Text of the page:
Workers in foreign countries send money to Nepal easily through the digital payment system. Digital technology is not a new term, even though it has rewired the way we operate. Many companies have already recognized it as a turning point, allowing them to change their game completely. With the advent and adoption of digital finance technology, digital technology is now beginning to have a similar effect on the financial sector.
What Is The Development In Digital Payment System In Nepal
People in Nepal are becoming more accustomed to digital payment, i.e. money transfer to Nepal and other countries through the internet as the country’s internet penetration grows. According to the Nepal Telecom Authority’s (NTA) 2017 survey, Nepal has a 63 percent internet penetration rate and a 125 percent smartphone penetration rate. According to the results, the number of cell phone users in the country is 34.64 percent higher than the country’s total population.
According to 2019 numbers, Nepal’s population is projected to be 28.6 million people. Owing to the usage of multiple sim cards by a person, the number of cell phone users exceeds the total population. According to NTA spokesperson Min Prasad Aryal, smartphone and internet penetration is the latest trend around the world, and it will continue to develop as technology advances. Online money transfers to Nepal through mobile applications are also increasing with the same frequency.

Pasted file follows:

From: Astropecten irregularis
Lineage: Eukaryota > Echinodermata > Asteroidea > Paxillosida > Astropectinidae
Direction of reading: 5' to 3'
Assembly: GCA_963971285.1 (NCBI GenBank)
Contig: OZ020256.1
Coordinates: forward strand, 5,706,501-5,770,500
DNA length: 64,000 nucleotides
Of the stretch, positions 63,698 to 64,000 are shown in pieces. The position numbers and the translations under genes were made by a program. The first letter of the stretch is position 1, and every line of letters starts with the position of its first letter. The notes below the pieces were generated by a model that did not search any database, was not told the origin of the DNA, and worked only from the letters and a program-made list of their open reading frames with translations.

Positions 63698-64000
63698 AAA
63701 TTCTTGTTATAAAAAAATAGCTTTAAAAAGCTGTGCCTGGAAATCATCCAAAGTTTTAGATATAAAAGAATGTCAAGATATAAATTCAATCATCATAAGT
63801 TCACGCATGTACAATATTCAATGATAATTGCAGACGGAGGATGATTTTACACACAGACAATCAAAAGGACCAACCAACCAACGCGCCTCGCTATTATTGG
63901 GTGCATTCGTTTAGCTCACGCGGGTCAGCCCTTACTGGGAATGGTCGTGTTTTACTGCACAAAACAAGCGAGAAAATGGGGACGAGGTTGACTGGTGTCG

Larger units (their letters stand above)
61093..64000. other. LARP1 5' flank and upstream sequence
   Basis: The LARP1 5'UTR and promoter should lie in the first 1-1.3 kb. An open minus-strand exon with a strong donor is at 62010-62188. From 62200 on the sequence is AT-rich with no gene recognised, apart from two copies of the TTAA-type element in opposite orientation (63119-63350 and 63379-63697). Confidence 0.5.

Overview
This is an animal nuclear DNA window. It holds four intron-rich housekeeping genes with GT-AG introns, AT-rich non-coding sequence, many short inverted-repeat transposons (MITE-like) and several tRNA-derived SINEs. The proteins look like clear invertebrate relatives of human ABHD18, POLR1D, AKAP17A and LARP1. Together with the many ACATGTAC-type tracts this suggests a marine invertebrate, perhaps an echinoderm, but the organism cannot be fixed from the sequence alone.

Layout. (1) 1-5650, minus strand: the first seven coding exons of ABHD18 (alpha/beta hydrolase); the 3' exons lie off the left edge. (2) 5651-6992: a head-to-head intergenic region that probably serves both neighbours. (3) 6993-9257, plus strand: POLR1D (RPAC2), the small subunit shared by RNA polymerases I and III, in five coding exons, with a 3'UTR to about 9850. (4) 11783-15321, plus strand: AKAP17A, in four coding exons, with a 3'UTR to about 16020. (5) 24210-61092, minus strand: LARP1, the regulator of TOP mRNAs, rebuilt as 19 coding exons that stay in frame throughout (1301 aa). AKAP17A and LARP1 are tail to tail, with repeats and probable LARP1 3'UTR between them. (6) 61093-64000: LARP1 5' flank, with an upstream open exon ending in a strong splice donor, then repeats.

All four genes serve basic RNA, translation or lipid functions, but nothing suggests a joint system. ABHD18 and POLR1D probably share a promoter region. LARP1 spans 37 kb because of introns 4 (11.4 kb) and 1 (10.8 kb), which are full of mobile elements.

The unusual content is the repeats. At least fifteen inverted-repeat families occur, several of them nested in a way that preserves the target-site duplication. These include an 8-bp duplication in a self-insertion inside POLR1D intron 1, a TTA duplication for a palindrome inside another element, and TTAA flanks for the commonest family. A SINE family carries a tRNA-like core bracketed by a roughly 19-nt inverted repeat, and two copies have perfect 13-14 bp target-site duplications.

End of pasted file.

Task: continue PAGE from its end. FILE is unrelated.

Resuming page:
According to the most recent estimates Nepal Telecommunications Authority’s (NTA) Management Information System (MIS) survey, there are even more than 38.21 million cellular phone users in Nepal as of mid-January 2021. The country’s smartphone penetration has surpassed 50%. The internet and smartphones are familiar to the majority of the country’s population.
What Is The Impact of Policy Of Government In the Development of Digital Payment System In Nepal?
In Nepal, strict regulations have been a significant impediment to send money to Nepal online. The Nepal Rastra Bank has imposed transaction limits, which has caused many users to be inconvenienced. It’s also one of the reasons why people prefer cash over electronic transactions. The NRB has set a limit of Rs. 5,000 for one-time transactions. The regular and monthly payment limits, on the other hand, are set at Rs. 10,000 and Rs. 50,000, respectively. Although the government has announced that it would encourage digital transactions in the past, such policies do not seem practical.